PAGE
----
SundanceTV’s “Deutschland 83” wrapped its eight-episode run Wednesday with cliffhangers on screen and behind the scenes.

The German-language drama revolves around an East German soldier who is recruited in 1983 by the Stasi secret police to go undercover in the West German army. The series, the first entirely German-language drama to air in the U.S., has garnered “best-show-you’re-not-watching” attention from influential pop culture observers.

“Deutschland 83” creators-exec producers Anna Winger and Joerg Winger hope to tell the Cold War saga over three seasons, with three-year time jumps each season leading up to the fall of the Berlin Wall and the reunification of Germany.

Jonas Nay stars as Martin Rauch, a 24-year-old East German who experiences great culture shock after he’s sent over to spy on the other side of the wall. He’s recruited to the espionage game by his aunt, played by the respected German actress Maria Schrader. Martin’s mandate from the Stasi gets him tangled up in all sorts of messes, including romantic interludes with Westerners even as he pines to return home to his pregnant girlfriend and ailing mother.

Whether the Wingers will be able to produce “Deutschland 86” and “Deutschland 89” won’t be decided until later this year, after the series airs on Germany’s RTL. The serialized storytelling is a departure for Teutonic dramas, which are typically procedurals.

“Deutschland 83” was originally conceived for German audiences. SundanceTV’s interest in airing the series, and partnering as a co-producer with UFA Fiction and FremantleMedia International made the experience particularly exhilarating for the Wingers, who are married and live in Berlin. Anna Winger is an American-born novelist and journalist; Joerg Winger is a well-known showrunner who has helmed the crime drama “Soko Leipzig.”

But “Deutschland 83” was a special project for the Wingers and most of those involved. It tackles a momentous period in German history, one that most of the cast and crew lived through (although star Nay was born the year after the Wall came down).

“It’s living history,” Anna Winger said. “People who participated in this show lived through that time. It’s still an active memory for people here. Everybody brought their memories and feelings about the time. It’s a real labor of love and collaborative experience for all of us.”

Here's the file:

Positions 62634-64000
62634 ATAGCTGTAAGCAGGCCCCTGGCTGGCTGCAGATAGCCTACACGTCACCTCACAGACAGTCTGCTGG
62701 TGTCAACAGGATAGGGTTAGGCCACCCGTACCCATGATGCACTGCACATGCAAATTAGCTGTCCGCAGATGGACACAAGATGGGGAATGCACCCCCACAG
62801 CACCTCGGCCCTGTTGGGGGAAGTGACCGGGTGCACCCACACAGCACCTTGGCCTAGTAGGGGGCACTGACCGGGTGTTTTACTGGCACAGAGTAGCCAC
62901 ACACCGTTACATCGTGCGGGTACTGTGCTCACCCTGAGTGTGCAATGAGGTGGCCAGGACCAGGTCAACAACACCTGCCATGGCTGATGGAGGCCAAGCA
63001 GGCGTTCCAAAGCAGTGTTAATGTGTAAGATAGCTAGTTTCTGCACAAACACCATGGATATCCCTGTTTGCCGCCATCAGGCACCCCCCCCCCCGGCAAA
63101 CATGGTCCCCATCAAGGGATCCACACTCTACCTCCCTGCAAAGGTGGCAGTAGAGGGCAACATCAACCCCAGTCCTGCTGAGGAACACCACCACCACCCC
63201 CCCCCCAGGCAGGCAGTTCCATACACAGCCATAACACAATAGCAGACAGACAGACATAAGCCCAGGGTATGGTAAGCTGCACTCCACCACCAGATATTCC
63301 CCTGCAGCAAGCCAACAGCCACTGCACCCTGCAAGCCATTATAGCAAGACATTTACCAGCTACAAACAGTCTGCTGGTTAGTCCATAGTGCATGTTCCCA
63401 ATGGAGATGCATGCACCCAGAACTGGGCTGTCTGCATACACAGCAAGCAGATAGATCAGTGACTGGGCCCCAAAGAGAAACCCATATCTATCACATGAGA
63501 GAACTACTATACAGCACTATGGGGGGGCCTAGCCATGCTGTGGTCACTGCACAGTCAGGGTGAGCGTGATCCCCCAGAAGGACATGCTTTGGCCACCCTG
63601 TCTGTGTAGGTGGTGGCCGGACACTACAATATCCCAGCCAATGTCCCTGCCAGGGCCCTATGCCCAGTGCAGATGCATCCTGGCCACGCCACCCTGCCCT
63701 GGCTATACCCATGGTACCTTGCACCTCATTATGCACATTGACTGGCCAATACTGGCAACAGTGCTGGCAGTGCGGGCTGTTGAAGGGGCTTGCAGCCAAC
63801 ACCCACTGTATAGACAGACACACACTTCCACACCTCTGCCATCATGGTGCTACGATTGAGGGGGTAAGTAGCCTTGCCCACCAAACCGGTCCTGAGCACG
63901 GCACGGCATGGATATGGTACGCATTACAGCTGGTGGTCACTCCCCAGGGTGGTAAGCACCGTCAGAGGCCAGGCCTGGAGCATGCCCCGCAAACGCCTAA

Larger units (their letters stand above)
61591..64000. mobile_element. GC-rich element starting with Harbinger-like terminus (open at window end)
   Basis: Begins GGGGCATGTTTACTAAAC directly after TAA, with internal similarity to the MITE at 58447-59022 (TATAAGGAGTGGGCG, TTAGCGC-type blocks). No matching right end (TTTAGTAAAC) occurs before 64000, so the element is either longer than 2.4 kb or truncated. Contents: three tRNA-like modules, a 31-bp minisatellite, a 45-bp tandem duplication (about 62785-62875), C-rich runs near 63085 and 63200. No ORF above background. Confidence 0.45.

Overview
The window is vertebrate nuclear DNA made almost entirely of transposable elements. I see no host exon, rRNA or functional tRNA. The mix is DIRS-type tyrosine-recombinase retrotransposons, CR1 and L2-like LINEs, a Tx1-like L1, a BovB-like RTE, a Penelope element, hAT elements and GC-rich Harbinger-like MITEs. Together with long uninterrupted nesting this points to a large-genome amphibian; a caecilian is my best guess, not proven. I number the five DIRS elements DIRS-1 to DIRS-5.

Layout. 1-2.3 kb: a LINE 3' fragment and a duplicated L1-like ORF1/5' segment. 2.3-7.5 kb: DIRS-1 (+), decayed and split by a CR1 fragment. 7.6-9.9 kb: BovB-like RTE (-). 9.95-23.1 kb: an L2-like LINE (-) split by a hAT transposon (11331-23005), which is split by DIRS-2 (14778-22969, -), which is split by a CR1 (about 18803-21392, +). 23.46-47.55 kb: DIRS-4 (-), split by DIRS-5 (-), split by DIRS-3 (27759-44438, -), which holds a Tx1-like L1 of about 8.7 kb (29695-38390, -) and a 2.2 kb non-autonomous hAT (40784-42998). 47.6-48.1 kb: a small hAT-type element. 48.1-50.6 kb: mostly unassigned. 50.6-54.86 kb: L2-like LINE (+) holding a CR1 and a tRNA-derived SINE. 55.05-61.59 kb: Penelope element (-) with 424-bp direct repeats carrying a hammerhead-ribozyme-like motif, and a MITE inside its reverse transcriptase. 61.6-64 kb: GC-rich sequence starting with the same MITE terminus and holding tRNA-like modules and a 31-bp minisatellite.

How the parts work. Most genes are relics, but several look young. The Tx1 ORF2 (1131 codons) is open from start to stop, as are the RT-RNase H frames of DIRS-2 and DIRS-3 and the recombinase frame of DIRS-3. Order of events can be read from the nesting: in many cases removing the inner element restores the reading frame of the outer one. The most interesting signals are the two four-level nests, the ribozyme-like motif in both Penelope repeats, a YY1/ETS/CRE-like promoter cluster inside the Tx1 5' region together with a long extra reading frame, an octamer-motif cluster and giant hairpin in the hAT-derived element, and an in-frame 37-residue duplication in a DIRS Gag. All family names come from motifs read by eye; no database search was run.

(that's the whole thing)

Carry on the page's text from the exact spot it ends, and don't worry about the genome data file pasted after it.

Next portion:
A good deal of the drama in “Deutschland 83” stems from how misinformation and misperceptions on both sides drive the brinksmanship that could have led to nuclear annihilation. In 1983, the East is convinced that the U.S. and NATO allies are plotting a nuclear attack, despite the first-hand intel to the contrary that Rauch presents.

The Wingers researched instances where the actions and instincts of a single person likely staved off disaster during the Cold War. The conflicts that Rauch faces in the finale are a cautionary tale for all hierarchical institutions that have a tendency to encourage people to tell the bosses what they want to hear.

“Deutschland 83” was built around the character of Rauch because he was young enough to not be beholden to the ideology of East or West, and that he could eventually “make a go of it” in the reunited Germany, Joerg Winger said. “As a German I love how disobedient he is to both systems,” he said. “He does have his own moral compass.”

The series had plenty of cat-and-mouse tension but it also has its lighter moments, mostly those that underscored the culture clash between East and West. Rauch’s eye-opening first visit to an opulent West German supermarket is played for laughs even as he’s on the run from danger. And Rauch’s stern superiors deliver some comedy as they try to figure out exactly what to do with a foreign object brought back by the intrepid agent, a five-inch computer floppy disc.

The decision to air “Deutschland 83” in the U.S. prior to its RTL premiere has only enhanced the anticipation for the show in its homeland.

“There’s been a lot of hunger for a German TV series that makes it out there,” Joerg Winger said. “For years we have observed American TV series and commented that American shows are on a different planet, they can do things we can’t even dream of because of budgets. Then the Scandinavians came around with some fantastic TV series. Since then people (in Germany) thought it should be possible for Germany to create a series that travels. We came along at the right time to satisfy the existing demand.”

Here’s a clip from the “Deutschland 83” finale: